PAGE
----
High-speed automated holographic optical trapping (HOT) [8

8. D. Preece, R. Bowman, A. Linnenberger, G. Gibson, S. Serati, and M. Padgett, “Increasing trap stiffness with position clamping in holographic optical tweezers,” Opt. Express 17(25), 22718–22725 (2009). [CrossRef] [PubMed]

] at 1064 nm is used to organize cells in a liquid mixture of cell culture medium, monomer and photoinitiator. The latter two components are utilized to create structured hydrogel by photopolymerization at 405 nm. The LAP photoinitiator was chosen because it displays high 405 nm sensitivity and thus lower photo-toxicity than commonly-used 365 nm but immeasurable response to the extremely intense 1064 trapping wavelength. The additive manufacturing system is built around a commercial holographic optical trapping instrument, Fig. 1
Fig. 1 (a) Cube (Boulder Nonlinear Systems) (b) sample image of 7 optically trapped C2C12 cells.
, which is modified in two ways. First, a 405 nm patterning system is added to enable hydrogel structuring. Second, a small stereolithography chamber is built into the sample area to enable multi-layer fabrication. This 3D printing apparatus is held on precision x,y stages, enabling large lateral area via a step-and-repeat processes.

2.1 Holographic optical tweezers

A diagram of the Cube (Boulder Nonlinear Systems) holographic trapping instrument is shown in Fig. 2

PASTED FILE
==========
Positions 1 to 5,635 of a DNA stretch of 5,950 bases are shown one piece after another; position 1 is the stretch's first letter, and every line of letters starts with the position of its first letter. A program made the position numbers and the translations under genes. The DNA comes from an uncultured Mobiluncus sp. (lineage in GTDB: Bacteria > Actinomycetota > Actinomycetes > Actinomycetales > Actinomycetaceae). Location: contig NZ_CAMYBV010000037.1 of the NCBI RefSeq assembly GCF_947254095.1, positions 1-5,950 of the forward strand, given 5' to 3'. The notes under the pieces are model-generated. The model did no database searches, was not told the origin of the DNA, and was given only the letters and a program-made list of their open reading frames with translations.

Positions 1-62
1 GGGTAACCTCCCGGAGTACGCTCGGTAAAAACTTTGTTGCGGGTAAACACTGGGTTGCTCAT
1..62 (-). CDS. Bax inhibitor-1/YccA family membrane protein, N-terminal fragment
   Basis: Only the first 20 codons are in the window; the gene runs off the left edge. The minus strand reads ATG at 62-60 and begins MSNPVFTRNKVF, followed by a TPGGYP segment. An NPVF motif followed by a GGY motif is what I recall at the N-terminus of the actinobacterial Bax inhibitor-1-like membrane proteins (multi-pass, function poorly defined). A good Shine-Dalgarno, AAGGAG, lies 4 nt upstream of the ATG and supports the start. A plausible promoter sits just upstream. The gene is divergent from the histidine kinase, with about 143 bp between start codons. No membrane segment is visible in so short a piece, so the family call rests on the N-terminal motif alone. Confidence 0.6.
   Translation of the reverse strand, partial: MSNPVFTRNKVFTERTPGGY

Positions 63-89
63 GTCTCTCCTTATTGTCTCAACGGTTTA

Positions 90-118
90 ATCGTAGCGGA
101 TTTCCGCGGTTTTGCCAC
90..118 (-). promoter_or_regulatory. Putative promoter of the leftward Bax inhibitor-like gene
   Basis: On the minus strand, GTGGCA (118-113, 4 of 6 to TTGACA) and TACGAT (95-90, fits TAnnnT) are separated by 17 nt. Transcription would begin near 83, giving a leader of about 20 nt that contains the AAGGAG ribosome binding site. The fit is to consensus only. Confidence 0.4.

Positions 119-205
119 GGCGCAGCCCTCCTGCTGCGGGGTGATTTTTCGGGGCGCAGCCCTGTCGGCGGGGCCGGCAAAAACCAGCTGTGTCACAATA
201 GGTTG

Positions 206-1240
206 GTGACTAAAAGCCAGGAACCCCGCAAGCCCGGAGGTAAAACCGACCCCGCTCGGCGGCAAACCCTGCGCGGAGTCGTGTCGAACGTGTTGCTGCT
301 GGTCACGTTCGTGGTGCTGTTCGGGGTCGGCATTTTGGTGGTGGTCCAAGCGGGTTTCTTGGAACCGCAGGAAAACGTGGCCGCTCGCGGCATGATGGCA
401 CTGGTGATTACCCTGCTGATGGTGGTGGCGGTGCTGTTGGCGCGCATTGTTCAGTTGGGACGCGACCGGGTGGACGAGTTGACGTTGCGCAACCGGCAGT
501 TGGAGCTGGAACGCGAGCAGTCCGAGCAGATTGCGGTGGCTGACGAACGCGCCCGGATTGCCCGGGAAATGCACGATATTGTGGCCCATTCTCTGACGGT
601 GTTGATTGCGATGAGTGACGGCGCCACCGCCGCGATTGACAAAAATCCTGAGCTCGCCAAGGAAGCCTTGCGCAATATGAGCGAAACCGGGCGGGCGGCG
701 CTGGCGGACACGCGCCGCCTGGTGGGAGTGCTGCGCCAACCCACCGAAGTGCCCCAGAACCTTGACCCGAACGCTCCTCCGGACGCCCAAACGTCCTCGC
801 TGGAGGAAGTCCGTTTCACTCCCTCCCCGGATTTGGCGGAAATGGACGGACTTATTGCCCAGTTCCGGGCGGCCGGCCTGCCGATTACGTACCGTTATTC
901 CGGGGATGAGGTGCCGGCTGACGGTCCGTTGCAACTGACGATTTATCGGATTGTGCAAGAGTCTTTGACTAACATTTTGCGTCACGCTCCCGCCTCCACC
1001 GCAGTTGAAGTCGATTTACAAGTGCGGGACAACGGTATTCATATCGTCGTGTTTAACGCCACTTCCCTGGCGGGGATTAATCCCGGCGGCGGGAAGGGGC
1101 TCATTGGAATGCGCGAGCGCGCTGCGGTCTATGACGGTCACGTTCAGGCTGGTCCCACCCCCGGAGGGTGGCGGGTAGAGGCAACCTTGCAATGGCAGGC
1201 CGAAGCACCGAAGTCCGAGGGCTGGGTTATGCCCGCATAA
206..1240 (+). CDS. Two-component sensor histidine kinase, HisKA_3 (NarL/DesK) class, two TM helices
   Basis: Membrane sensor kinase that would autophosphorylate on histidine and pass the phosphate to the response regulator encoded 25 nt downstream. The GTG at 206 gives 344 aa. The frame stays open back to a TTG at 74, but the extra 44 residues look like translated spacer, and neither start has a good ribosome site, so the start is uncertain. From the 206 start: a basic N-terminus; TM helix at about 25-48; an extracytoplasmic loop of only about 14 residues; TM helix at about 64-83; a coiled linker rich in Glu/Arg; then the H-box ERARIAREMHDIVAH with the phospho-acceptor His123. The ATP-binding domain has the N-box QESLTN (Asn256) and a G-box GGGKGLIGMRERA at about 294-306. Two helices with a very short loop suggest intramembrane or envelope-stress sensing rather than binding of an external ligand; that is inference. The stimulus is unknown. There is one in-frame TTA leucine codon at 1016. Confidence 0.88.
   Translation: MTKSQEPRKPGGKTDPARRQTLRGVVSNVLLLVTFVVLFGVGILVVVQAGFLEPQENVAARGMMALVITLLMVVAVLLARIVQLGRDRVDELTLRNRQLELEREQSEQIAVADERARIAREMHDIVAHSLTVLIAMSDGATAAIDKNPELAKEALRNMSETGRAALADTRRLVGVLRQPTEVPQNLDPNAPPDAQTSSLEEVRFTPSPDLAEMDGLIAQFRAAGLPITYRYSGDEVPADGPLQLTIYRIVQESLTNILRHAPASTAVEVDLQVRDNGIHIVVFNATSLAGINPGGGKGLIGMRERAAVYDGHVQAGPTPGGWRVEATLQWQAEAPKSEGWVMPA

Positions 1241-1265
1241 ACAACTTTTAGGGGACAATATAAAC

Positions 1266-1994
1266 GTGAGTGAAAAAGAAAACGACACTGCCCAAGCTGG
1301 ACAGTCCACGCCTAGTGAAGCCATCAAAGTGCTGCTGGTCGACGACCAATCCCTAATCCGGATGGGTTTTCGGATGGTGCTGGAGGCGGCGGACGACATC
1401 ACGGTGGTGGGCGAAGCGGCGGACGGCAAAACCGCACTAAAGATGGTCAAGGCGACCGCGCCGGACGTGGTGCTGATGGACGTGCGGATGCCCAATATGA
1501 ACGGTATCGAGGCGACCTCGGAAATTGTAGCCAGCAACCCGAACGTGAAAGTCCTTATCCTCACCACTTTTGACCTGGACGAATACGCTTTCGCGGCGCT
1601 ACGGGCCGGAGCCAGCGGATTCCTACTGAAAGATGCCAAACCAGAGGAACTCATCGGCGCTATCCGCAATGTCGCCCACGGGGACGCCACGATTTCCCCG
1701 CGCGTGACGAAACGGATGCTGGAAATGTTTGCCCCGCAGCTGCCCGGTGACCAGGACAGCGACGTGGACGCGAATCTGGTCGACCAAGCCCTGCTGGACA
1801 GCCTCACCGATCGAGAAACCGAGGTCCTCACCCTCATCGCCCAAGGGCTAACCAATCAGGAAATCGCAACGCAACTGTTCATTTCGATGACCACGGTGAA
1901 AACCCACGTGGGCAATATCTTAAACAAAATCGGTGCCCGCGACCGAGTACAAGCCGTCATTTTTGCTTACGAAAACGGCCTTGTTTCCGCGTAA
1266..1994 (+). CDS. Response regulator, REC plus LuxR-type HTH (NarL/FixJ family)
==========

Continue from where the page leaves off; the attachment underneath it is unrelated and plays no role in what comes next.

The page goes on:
Fig. 2 Optical layout of the Cube modified to include the 405 nm curing system. Sample image contains 256 optically trapped 2 um silica beads in water.
[9

9. G. M. Gibson, R. W. Bowman, A. Linnenberger, M. Dienerowitz, D. B. Phillips, D. M. Carberry, M. J. Miles, and M. J. Padgett, “A compact holographic optical tweezers instrument,” Rev. Sci. Instrum. 83(11), 113107 (2012). [CrossRef] [PubMed]

]. Diffraction limited optical traps are formed using a 10 watt 1064 nm fiber laser (IPG Photonics, YLR-5-1064-LP) which illuminates a mirrored 512x512 pixel phase-only liquid crystal spatial light modulator (P512-1064 SLM, Boulder Nonlinear Systems) through a Keplerian beam expander. The phase patterns on the SLM are computed using the Lenses and Gratings algorithm [10

10. J. Liesener, M. Reicherter, T. Haist, and H. J. Tiziani, “Multi-functional optical tweezers using computer-generated holograms,” Opt. Commun. 185(1-3), 77–82 (2000). [CrossRef]

, 11

11. G. Sinclair, J. Leach, P. Jordan, G. Gibson, E. Yao, Z. Laczik, M. Padgett, and J. Courtial, “Interactive application in holographic optical tweezers of a multi-plane Gerchberg-Saxton algorithm for three-dimensional light shaping,” Opt. Express 12(8), 1665–1670 (2004). [CrossRef] [PubMed]